And some RDD

    val rdd: RDD[Int] = ???

    In this case array will be shipped with closure each time

    rdd.map(i => array.contains(i))

    and with broadcast you’ll get huge performance benefit

    rdd.map(i => broadcasted.value.contains(i))
     
    Answered on February 2, 2019.
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    Broadcast variables allow the programmer to keep a read-only variable cached on each machine rather than shipping a copy of it with tasks.If you have huge array that is accessed from Spark Closures, for example some reference data, this array will be shipped to each spark node with closure. For example if you have 10 nodes cluster with 100 partitions (10 partitions per node), this Array will be distributed at least 100 times (10 times to each node).

    If you use broadcast it will be distributed once per node using efficient p2p protocol.

    val array: Array[Int] = ??? // some huge array
    val broadcasted = sc.broadcast(array)
    And some RDD

    val rdd: RDD[Int] = ???
    In this case array will be shipped with closure each time

    rdd.map(i => array.contains(i))
    and with broadcast you’ll get huge performance benefit

    rdd.map(i => broadcasted.value.contains(i))

    Answered on February 4, 2019.
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    Broadcast variables allow the programmer to keep a read-only variable cached on each machine rather than shipping a copy of it with tasks. They can be used, for example, to give every node a copy of a large input dataset in an efficient manner. Spark also attempts to distribute broadcast variables using efficient broadcast algorithms to reduce communication cost.
    
    
    eg
    val data = List(1, 2, 3, 4, 5, 6)
    val bdata = sc.broadcast(data)
    
    val rdd = sc.parallelize(1 to 6, 2)
    val observedSizes = rdd.map(_ => bdata.value.size)
    Answered on February 4, 2019.
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    val acMap = sc.broadcast(myRDD.map { case (a,b,c,b) => (a, c) }.collectAsMap)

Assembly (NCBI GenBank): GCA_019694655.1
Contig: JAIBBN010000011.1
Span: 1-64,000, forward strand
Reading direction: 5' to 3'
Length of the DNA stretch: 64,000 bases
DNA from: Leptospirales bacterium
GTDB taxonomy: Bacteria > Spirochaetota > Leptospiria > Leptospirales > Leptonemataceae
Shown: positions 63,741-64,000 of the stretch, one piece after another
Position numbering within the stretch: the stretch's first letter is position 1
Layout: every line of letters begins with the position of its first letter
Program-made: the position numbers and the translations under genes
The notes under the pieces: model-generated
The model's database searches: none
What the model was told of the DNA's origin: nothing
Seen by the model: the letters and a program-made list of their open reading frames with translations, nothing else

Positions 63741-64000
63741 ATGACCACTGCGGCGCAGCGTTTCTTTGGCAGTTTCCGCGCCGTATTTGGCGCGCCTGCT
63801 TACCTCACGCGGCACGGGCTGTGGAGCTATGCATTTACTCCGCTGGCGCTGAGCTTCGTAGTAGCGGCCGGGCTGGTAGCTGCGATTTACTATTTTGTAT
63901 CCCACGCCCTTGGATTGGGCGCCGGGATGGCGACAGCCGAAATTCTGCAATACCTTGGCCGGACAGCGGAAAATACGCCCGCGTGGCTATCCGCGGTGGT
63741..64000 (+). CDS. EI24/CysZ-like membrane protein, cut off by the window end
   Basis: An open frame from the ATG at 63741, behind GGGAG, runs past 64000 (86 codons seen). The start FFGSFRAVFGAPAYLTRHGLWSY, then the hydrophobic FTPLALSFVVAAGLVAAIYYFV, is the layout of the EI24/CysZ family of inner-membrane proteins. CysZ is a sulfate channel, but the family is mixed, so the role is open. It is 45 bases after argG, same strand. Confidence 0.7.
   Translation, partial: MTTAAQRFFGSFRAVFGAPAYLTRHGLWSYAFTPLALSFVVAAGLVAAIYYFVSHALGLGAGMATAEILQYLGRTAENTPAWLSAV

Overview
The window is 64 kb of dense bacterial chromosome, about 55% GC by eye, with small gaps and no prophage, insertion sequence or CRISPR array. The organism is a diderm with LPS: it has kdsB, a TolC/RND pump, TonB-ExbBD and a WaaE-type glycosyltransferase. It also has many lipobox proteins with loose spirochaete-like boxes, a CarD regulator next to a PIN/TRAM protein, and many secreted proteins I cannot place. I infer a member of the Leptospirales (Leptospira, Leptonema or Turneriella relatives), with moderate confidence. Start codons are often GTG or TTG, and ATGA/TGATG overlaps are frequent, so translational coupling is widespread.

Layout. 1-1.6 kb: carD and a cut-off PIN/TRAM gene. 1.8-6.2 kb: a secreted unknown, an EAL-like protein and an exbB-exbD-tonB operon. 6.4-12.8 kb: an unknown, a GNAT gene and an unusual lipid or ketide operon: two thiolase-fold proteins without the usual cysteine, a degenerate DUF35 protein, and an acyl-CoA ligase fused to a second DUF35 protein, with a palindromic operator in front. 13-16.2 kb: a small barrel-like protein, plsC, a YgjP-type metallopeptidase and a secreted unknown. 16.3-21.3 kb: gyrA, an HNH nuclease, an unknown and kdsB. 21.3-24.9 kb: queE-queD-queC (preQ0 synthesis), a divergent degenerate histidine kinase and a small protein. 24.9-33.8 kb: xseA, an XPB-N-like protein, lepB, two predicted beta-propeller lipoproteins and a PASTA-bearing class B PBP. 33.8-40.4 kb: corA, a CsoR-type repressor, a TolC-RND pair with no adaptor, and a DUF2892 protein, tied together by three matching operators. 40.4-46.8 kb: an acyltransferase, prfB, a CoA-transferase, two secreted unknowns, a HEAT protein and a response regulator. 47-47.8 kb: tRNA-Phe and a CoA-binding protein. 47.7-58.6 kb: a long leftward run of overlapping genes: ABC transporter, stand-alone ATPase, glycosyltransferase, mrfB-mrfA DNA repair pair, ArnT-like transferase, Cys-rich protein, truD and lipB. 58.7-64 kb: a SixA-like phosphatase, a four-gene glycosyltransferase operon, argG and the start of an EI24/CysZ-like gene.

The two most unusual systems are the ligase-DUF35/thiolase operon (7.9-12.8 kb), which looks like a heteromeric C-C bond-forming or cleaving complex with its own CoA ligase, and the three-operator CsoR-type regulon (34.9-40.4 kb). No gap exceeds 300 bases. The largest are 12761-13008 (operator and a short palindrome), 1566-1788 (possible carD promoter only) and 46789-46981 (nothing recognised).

val otherMap = sc.broadcast(myOtherRDD.collectAsMap)
    
    myBigRDD.map { case (a, b, c, d) =>
      (acMap.value.get(a).get, otherMap.value.get(c).get)
    }.collect
    Answered on February 5, 2019.
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    scala> b.destroy
    org.apache.spark.SparkException: Attempted to use Broadcast(0) after it was destroyed (destroy at :27)
    at org.apache.spark.broadcast.Broadcast.assertValid(Broadcast.scala:144)
    at org.apache.spark.broadcast.Broadcast.destroy(Broadcast.scala:107)
    at org.apache.spark.broadcast.Broadcast.destroy(Broadcast.scala:98)
    … 48 elided

    Answered on February 10, 2019.
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    Broadcast variables send object to executors only once and can be easily used to reduce network transfer and thus are precious in terms of distributed computing.

    The first part of this post describes some points about broadcast variables. It makes an insight of their purposes. The second part shows how these variables are sent through the network. The last part, with usual learning tests, gives some use cases of broadcast variables.

    uses:Sometimes, a variable needs to be shared across tasks, or between tasks and the driver program. Spark supports two types of shared variables: broadcast variables, which can be used to cache a value in memory on all nodes, and accumulators, which are variables that are only “added” to, such as counters and sums.

    Answered on February 20, 2019.